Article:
Muji’s Chronotebook: For Better Day Planning
PSFK friend Jack Cheng points us to this lovely notebook from Muji: the “Chronotebook,” a day planner that offers the same functionality as your cluttered Dayrunner, but through a simpler, smarter design. The Chronotebook features the face of an analog watch in the center of each page, the AM clock on the left hand side and the the PM one on the right. Users can then map out their day visually by filling out time slots around the clock. Jack Cheng explains the beauty of such a simple planner:
[With a typical day planner] you have a day and date printed at the top, timestamped lines for each hour, a section of little boxes for your to-dos and more lines underneath for notes. In theory it’s everything you need to go about your day. In reality, the various functions have whittled the audience for these planners down to people who have 8 to-dos, a full calendar every day, need exactly 6 square inches of space to take notes and who like buying a planner at the beginning of each year.
You get one of these things and you realize that you always write outside the boxes. There’s never enough space and every day needs a different allocation of it. Feature-creep, as it turns out, happens to paper too.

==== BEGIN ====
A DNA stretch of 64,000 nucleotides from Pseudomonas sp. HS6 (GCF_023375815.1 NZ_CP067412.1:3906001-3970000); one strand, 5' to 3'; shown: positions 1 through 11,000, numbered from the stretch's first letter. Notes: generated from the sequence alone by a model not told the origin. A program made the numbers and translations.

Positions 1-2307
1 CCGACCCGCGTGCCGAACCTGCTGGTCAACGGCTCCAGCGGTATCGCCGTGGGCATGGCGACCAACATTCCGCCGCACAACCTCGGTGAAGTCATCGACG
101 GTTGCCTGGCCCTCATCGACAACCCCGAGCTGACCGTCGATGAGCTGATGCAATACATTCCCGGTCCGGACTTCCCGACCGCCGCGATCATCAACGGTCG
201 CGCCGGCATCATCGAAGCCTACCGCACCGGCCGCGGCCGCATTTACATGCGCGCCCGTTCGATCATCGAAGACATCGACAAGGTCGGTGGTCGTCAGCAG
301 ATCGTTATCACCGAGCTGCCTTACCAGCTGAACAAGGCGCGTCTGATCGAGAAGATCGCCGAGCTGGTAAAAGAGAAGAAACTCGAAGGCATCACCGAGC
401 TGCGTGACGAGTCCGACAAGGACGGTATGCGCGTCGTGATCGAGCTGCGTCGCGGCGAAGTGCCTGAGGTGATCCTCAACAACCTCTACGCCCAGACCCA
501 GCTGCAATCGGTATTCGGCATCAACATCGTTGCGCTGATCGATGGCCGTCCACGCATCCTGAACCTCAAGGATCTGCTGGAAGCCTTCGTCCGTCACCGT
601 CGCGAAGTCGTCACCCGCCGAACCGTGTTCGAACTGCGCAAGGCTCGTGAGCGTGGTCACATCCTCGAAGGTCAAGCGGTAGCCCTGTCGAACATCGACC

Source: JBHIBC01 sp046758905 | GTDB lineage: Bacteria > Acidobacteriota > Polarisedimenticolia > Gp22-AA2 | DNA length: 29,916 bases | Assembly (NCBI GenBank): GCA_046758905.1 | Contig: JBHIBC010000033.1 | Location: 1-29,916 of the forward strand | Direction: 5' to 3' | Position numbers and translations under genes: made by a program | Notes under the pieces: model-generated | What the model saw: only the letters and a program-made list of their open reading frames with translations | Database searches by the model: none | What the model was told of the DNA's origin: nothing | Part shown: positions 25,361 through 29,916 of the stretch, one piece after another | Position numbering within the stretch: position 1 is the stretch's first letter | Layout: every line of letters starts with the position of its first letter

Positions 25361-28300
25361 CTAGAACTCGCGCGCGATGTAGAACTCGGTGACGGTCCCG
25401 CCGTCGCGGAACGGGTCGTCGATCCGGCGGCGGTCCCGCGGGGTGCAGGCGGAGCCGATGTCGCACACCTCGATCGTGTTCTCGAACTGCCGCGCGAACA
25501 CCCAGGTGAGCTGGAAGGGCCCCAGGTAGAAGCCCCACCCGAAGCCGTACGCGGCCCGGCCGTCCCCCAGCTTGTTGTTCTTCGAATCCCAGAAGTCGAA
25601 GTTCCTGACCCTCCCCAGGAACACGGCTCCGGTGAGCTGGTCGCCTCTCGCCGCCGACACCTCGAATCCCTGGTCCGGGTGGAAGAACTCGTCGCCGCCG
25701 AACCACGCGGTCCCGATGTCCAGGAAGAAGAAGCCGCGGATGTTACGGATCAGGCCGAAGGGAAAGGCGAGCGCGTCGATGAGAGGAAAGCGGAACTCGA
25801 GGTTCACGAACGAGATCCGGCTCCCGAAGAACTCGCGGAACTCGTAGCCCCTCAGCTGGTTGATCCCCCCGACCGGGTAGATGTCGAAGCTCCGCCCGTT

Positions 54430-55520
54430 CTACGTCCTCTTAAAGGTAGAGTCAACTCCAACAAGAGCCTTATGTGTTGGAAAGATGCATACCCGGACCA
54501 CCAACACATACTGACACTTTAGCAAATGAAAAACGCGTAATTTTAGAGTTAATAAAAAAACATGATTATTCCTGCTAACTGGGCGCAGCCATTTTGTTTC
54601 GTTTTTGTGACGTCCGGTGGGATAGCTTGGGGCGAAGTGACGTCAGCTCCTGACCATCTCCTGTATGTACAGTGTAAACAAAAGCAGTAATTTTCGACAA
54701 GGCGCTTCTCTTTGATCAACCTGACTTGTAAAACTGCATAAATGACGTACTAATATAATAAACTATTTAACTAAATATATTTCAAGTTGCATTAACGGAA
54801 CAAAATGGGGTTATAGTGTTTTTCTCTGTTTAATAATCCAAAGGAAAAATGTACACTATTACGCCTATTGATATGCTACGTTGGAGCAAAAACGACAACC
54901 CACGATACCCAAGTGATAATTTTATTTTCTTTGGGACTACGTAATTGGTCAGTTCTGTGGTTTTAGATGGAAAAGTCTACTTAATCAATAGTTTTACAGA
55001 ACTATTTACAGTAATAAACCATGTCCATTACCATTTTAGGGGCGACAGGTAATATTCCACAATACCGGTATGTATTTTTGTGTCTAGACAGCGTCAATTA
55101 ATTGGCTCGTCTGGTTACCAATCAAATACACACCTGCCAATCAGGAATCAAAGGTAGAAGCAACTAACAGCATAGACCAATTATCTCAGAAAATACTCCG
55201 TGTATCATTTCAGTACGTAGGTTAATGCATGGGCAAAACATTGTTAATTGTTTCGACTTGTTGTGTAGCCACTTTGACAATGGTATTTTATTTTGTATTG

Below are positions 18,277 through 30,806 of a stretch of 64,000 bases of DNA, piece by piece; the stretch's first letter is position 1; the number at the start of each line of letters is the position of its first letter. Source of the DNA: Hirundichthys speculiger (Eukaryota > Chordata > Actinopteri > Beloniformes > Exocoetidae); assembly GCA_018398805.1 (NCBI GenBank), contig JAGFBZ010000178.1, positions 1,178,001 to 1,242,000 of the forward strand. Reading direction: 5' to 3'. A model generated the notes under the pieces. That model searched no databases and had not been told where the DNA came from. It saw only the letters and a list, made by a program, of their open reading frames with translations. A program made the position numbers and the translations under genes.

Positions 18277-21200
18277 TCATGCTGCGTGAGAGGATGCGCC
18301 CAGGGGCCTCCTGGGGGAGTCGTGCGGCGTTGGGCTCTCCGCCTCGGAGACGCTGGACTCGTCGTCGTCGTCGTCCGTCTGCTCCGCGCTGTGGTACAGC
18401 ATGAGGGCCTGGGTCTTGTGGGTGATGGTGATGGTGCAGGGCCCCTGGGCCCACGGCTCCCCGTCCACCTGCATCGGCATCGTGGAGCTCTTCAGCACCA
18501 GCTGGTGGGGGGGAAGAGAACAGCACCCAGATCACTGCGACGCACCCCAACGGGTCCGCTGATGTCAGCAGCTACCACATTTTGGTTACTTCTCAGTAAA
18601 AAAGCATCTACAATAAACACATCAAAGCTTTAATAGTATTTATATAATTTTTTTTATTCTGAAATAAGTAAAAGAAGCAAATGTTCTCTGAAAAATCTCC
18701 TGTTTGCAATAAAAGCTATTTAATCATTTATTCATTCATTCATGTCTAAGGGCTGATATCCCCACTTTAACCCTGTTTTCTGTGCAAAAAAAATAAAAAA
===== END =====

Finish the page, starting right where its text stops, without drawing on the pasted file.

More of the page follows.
Enter the Chronotebook… It’s the simplest manifestation of what a day planner is all about: time on paper. The clocks occupy a small amount of space on the page and the rest is completely flexible. You can write in your own dates at the top of each page, and you can treat the rest of the space like a blank page.
… The chronotebook teaches us that multifunction is not the same as multipurpose. That there’s a logical, hypothetical way to do something and a simple, flexible way to do the same.
The notebook, designed by Wong Kok Kiong, was the recipient of the Muji Award International Design competition and is available at all Muji stores.